Do not take the experiences personally. Treat them as opportunities to understand yourself better and to understand where you need to improve.

Do not be afraid to ask for any details about rejection. Some companies / recruiters will be willing to answer and help you.

  • I think after 5+ years of relevant experience the degree (or lack of it) is quite irrelevant by now. If I had studied computer science instead of MechEng, it would all have been obsolescent long ago. What employers are looking for is experience and willingness to learn. – RedSonja Feb 21 at 11:44
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    I agree that experience can be achieved in many ways. But in some cases, you need that piece of paper called a diploma - just as a formality, because of a (country) law or because of some policy. In some countries, having a diploma in a relevant field brings significant benefits - and the company cannot provide the benefit if a diploma is not provided. I am aware that having experience / knowledge and having a diploma are two different things, sometimes, unfortunately, unrelated. – virolino Feb 21 at 11:53
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    Another thing is: employers look at anything that they can use in order to keep the salary as low as possible. It is business. The trick with the diploma is the most honest one, for that mater. – virolino Feb 21 at 12:06
  • In your example career move, you could make the world's fastest web sites :) – Fattie Feb 21 at 12:09
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    @virolino I'd hire you for a medior/senior position right off the bat, with the caveat that you'll be given 6-12 months to prove your worth. Do not underestimate the usefulness of having low level knowledge even when working in a high level language. In my experience, the "smart ones" will adapt to a new language/environment/paradigm in no time. In the end, it's all if-then-else anyway :) – Douwe Feb 21 at 16:27

Personal projects, personal projects, personal projects.

I assume, being a professional developer, all of your paid work is under copyright - you are not allowed to distribute it. If you work on public things, (such as websites), then you can point to those in your portfolio, but you can't discuss much at all about the implementation, just "I did that".

So, to fill the gap, fill your time with personal projects for fun. Make sure your github looks cool. Contribute to open source projects, or practice using new libraries or whatever, just make sure you have something for employers to look at. "I've worked for 5 years" isn't impressive at all - those in the industry know that time is nothing to do with talent.

@virolino suggested getting a degree, but I highly disagree. I also work in software, and I am entirely without a degree. All I have is a couple years' experience, and evidence of a lot of passion. Getting a degree only costs you 4 years of your life, and more money than I care to find out about. It might be true in other fields, but not at all in this one.

Finally, you mentioned you were desperate for a job, and had to take the first thing you could get. That is a fantastic way to be very underpaid. Getting a job involves a negotiation process, in which whomever has less to lose by walking away from the situation will come off better. I believe you did things in the wrong order. You should have remained in your home country, employed however you already were, whilst looking for jobs in your destination country. You must learn from the past, and when the time comes to change jobs, start looking WAY before it's too late. Again, you said you're in software. You're highly in demand nowadays. You just have to prove how good you are to an outsider.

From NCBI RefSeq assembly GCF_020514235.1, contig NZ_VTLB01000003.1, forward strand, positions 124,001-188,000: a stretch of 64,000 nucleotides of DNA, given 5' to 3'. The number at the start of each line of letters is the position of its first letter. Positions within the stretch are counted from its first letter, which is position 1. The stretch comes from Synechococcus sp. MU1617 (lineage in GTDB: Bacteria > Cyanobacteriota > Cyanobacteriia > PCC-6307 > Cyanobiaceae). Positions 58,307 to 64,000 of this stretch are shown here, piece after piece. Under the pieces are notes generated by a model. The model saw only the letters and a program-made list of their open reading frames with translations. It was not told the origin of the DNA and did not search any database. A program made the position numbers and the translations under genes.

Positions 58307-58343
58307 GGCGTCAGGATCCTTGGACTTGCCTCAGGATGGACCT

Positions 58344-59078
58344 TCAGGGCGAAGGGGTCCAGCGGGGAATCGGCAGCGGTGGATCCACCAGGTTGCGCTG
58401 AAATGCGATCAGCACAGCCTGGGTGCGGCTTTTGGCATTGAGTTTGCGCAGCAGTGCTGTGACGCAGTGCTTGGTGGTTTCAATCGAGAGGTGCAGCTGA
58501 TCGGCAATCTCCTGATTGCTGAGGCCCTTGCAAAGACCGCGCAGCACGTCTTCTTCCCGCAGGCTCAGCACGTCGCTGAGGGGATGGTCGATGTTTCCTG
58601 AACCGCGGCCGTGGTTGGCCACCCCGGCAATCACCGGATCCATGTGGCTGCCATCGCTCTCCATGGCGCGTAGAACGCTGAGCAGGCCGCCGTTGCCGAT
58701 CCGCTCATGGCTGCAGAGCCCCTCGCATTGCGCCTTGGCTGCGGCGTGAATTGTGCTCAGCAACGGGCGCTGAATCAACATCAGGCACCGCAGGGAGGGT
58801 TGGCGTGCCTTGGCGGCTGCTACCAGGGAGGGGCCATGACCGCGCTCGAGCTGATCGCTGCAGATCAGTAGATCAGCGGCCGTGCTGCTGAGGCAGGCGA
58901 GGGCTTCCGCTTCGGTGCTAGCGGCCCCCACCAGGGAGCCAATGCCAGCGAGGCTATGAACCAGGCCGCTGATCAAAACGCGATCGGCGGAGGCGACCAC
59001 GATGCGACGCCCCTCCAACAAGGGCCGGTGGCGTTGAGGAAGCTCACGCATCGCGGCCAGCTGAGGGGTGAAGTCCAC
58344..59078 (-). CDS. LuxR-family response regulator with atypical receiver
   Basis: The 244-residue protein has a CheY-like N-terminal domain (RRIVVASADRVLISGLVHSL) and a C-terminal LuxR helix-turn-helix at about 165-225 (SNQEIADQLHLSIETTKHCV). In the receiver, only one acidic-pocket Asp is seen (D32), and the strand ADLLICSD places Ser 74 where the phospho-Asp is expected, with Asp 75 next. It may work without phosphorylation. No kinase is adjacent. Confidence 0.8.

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    "I've worked for 5 years isn't impressive at all" It is to me, and I've been hiring devs for many years now. Github/stack profiles are "nice to have" but not really relevant, I rather hear an applicant say they are too busy for all that stuff tbh. Experience trumps education which in turn trumps github profiles and the like. Your personal projects tell me nothing about how you are going to fit in my team, your experience on the other hand tells me you were able to work in a professional environment before, probably will be again. – Douwe Feb 21 at 10:42
  • With as much respect as you're willing to attribute to me, then - I'm thankful I don't work for you. Passion trumps everything so long as it's backed up with at least a little skill, and a reasonably good github shows both. "Not having time" is just not having passion. One can spend less time in front of the television or playing video games. – Adam Barnes Feb 21 at 11:51
  • @AdamBarnes Passion as a primary measure often breeds hardly maintainable legacy code of passion bursts or by people who were so "passionate" they knew they could just do that in a week without having any experience with what they hacked into the system, huge bus factor "teams", lack of vision beyond the own coding interface and often burn outs. Yes that's not a given and I'm painting the extreme picture, but actual work experience (with some successes) is a good indicator that multiple aspects come together including some basic passion. – Frank Hopkins Feb 21 at 14:26
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    This answer (and subsequent comment by answerer) seem to place a lot of emphasis on GitHub profiles as showing "passion". I think they are useful, but more along the lines of straightforward coding challenges. You get to see a sample of their skills, but in a pretty artificial way. I just take it as another input, but not this main vector of "passion". If "passion" (or perhaps more meaningfully, a desire to continue learning) were important for my hiring need, I'd rather suss that out in a conversation (much easier to do without noise factors). – Chan-Ho Suh Feb 21 at 15:48
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    @Chan-HoSuh There's also the point that (at least my) personal projects tend to prioritize technical considerations over time spent, and there is very little to no pressure from stakeholders. Although it's nice to see how someone works under ideal conditions, it still doesn't tell me if this person is going to fit in my team. A good resume showing relevant experience however will always get an applicant that interview. Which is accompanied by a coding challenge anyway. – Douwe Feb 21 at 16:15